Camp 1 to Camp 2
This is some of the best climbing on the route. On a good day you will have the time of your life and love every second of it. Try to leave camp one early if there are crowds and very early if you plan on just tagging. You should be able to do this in approach shoes and carry your big boots. There is little or no snow here and the track will be well defined, follow the ropes.
The first hour is mainly traversing granite blocks. Trending slowly upward and onward, enjoy the views and love the exposure. There are a couple of spicy spots before the Yellow Tower but just stay stoked and you will be fine. The whole route up to the bottom of the Yellow Tower is barely 5th class, aka 4.11. Just fun and exposed.
The traverse to the bottom of the Yellow Tower is pretty unnerving. Keep you tension on the ropes and dont climb up too high. Stay low until the rise to the bottom of the tower.
The Yellow Tower is the technical crux of the route. free climbing it is an easy 5.8 but at nearly 6000M with a pack and no climbing shoes, it is a different story from your home crag's tourist routes. Try not to use your jumar too much here folks. The holds are there and take you time, breathe a lot and you will be fine. The Yellow Tower is about one pitch with mega exposure. Dont look down. After you top out this pitch it is a relatively straight forward move up to camp 2, 6000M.
Camp 2 to Camp 3
The top of the Grey Tower, just outside of camp 2 on Ama Dablam
This is the spice of the route. Right out of the gate you do an airy traverse to the bottom of the Grey Tower, a blocky granite mixed climb of about 1.5 pitches. Dont climb up if there are people above you. It is loose, very loose. The exposure is amazing. The tower used to be pretty icy but now days it is dry as dust. Stay close to your climbing partners and keep in close contact. I recommend waiting it out if there are any large parties above you. The Grey Tower is about 75 degrees and blocky. Super fun but also super dangerous if people are kicking things down on you. Watch out.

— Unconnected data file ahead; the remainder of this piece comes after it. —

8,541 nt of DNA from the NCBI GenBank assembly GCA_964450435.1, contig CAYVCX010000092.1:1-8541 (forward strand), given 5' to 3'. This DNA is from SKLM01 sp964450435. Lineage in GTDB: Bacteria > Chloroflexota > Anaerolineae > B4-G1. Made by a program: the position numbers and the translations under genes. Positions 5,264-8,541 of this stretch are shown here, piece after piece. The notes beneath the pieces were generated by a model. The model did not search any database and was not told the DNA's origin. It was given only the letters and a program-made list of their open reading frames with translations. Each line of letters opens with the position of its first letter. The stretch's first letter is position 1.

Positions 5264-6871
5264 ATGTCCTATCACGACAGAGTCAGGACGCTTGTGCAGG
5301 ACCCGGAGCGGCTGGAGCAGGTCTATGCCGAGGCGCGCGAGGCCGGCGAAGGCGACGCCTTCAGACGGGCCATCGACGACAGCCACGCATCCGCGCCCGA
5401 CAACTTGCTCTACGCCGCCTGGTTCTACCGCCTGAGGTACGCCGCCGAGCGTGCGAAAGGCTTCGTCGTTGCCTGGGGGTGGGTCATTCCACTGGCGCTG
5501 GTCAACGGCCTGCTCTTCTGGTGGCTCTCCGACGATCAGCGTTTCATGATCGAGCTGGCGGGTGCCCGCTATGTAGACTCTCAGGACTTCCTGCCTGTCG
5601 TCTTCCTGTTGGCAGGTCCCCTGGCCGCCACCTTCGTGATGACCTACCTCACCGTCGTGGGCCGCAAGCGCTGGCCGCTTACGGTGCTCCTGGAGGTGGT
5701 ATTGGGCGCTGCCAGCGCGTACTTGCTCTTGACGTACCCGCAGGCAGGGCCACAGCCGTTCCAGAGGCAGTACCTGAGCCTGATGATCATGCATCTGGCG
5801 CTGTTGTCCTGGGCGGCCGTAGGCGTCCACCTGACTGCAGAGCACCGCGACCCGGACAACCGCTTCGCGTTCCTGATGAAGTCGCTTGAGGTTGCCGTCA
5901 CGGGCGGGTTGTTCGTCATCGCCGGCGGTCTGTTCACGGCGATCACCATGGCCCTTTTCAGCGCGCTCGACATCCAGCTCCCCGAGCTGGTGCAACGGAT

After the Grey Tower, an amazing airy traverse leads to the Mushroom Ridge. Walking a tight rope at 6200M. Stunning. Amazing. surreal. Camp 3 is really dangerous so dont sleep there. Go to the summit from Camp 2. Ignore anyone who says it is safe. You will use a lot more energy advancing your camp than you would adding an additional 4ish hours to your summit day.
Camp 3 to Summit
3-6 hours to the summit
Climbers entering camp 3 on Ama Dablam in the early morning light. cr Ganesh Adventures 2012
This is full on alpine ice and snow climbing. Although it is not recommended to stay in camp 3, many teams choose to do so. In my opinion, the effort and potential danger required to cary equipment and sleep at camp three far outweighs any positive outcomes. The climb above 6400M, camp 3 is a mixture of ice and snow depending on the season and conditions. It does get very cold and it is recommended to try to reach camp three at about 0530-0600 in the morning. This way, you will benefit from the warmth of the sun. It is very east to freeze fingers and toes so be sure to keep wiggling those toes and fingers and turn back if you lose feeling. Depending on your speed, you will reach the summit after about 4 hours of climbing. There are no false summits on this route and you top out right onto the summit. Amazing.
It is highly recommended to descend as far as possioble after summiting any high altitude mountain. A strong climber should be able to get all the way back to base camp after summiting from camp 2. Usually though, people return to camp two or three and sleep for the night before descending early the next morning. It is very important to stay alert and swithced on during the descent as any false more with the ropes will result in certain death. The exporure on this ridge in incredible and there is zero room for error.
This is why it is highly recommended to go with an expedition provider who offers detailed and structured training on the use of the fixed ropes specifically on Ama Dablam. As you can see from the photos, this is no snow slog for beginners. This is a serious route with objective dangers and a lot of ways to ruin your day. Dont let this scare you though, it is the best route out there! Enjoy and play safe.